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Bradford MPs reject Northern ‘benefits cap’ idea
A call by shadow Work and Pensions Secretary Liam Byrne for a lower ‘benefits cap’ in the north to reflect much lower rents than across the south is not logical, according to some MPs in Bradford.
Mr Byrne, said yesterday he backed the principle of a limit on benefits – a key Coalition policy – but described its implementation as “clumsy and politicised”.
Instead, he called for an independent panel of ‘wise experts’ to decide how much lower the cap should be in areas such as Bradford compared with London.
Mr Byrne said: “Everybody knows that one cap for the whole of Britain would be pumped up a bit by the very, very high levels of rent and housing benefit that you see in London.
“We’ve said, ‘Look, come on, think about this carefully. It would make much more sense to have a different cap in different parts of the country and let’s try and take the politics out of that a bit.’ Let’s get an independent panel of wise experts who can look at this and say what is the right level in different parts of the country, so that – no matter where you live – you are better off in work.”
But Philip Davies (Con, Shipley) said: “It seems bizarre to me that the party that argued against regional pay seems to be arguing for regional benefits. There’s no logic to it.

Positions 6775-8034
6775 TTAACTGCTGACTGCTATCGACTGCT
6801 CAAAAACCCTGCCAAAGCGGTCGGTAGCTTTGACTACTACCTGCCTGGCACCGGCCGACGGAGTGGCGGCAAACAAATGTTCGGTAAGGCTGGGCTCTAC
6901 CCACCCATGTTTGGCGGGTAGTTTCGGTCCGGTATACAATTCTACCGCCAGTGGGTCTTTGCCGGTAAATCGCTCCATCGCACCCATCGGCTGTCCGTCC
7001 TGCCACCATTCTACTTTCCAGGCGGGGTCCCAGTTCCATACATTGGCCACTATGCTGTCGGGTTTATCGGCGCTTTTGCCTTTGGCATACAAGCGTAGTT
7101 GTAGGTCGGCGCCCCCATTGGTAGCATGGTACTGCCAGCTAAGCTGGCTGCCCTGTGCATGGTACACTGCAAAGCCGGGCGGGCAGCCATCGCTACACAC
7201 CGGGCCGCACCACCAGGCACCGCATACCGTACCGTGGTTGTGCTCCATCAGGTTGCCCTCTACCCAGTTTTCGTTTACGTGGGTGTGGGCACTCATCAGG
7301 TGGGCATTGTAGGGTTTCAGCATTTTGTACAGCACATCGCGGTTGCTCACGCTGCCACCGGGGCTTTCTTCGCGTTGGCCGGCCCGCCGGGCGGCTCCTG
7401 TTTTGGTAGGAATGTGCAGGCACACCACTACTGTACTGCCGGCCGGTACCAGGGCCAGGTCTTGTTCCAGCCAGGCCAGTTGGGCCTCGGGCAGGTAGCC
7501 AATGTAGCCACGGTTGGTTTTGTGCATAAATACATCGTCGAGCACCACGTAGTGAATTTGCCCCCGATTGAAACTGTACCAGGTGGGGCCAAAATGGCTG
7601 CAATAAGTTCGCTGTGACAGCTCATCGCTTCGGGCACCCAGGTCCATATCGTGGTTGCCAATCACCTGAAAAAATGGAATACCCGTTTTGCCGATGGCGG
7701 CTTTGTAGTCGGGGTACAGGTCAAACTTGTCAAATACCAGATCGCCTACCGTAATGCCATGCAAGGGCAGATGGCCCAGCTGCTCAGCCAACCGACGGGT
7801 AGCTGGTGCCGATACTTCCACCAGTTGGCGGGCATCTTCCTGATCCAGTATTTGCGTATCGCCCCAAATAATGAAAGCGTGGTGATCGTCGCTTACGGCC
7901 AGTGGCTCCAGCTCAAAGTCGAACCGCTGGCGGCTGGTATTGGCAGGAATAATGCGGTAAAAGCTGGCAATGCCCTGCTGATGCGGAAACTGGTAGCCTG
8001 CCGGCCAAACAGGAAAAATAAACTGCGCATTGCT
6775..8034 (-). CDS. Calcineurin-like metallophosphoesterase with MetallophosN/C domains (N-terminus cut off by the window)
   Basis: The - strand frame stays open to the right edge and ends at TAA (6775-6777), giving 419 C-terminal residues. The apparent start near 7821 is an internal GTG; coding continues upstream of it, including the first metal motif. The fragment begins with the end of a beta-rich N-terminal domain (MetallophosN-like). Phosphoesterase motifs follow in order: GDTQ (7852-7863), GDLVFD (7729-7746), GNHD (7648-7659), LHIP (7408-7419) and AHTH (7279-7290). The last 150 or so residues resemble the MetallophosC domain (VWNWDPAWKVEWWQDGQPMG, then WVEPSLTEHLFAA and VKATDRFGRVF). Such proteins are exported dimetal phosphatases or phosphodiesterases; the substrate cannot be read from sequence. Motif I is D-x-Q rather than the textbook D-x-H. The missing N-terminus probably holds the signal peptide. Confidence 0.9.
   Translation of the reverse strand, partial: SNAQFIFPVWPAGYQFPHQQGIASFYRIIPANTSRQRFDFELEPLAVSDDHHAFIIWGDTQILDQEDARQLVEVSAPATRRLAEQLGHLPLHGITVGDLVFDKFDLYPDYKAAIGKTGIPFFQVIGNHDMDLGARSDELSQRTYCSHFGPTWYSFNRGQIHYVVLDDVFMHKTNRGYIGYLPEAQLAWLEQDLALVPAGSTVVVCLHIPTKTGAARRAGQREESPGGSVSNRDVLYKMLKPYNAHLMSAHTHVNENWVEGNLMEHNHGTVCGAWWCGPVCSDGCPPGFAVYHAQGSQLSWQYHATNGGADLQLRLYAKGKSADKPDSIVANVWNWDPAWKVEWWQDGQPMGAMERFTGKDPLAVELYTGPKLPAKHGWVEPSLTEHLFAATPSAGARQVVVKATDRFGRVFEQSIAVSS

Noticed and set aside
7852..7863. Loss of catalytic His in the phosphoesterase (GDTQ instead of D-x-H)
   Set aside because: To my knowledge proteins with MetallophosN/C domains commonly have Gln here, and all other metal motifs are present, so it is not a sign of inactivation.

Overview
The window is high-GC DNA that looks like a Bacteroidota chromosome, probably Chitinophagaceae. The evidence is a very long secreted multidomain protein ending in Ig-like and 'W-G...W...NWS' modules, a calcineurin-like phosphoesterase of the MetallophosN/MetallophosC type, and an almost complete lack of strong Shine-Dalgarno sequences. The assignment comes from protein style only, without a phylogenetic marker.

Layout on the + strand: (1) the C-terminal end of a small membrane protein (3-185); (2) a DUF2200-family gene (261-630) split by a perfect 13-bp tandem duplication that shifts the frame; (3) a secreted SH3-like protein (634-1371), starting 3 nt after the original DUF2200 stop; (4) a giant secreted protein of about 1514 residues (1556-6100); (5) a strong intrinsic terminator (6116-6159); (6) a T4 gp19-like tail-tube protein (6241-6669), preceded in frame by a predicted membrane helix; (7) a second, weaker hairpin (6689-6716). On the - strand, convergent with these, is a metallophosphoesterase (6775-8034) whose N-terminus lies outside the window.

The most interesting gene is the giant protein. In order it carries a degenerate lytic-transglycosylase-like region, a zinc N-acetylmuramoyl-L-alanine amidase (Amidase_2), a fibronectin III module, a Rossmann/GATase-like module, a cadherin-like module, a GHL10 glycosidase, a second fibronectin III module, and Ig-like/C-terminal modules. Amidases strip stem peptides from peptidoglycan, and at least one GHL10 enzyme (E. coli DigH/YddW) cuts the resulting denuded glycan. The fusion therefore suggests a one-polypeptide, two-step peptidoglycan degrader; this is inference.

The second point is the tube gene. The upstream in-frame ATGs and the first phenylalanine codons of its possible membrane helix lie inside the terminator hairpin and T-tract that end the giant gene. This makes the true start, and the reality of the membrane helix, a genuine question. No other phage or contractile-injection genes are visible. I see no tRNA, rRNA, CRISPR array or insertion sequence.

“I firmly believe the benefits cap is far too high. At £26,000 it’s about the same as the average wage in this country. You can’t have a situation where someone on benefits is better off than their neighbour who goes out to work.
“That sticks in people’s throats. Of course there has to be a safety net for people but the only change that’s needed here is to make the benefits cap lower.”
David Ward (Lib Dem, Bradford East) said: “There seems to be a bit of an inconsistency here with his view on regional pay. As far as the group of wise people who would dictate the cap for different parts of the country is concerned – I find that a very odd idea, it would not be accepted as fair.”
The Government’s £26,000 cap on all benefits will come into force next April across the whole of the UK.
But, because by far the biggest handout is housing benefit – and because rents are far lower in the North – the majority of affected households are in London.
When Labour first floated the idea of a ‘local benefits cap’, a Tory minister suggested it would also be logical to introduce lower jobseeker’s allowance and income support in the North.
Mr Byrne also conceded that Labour would have to slash welfare spending if it won in 2015, because of the “dog’s breakfast” it would inherit.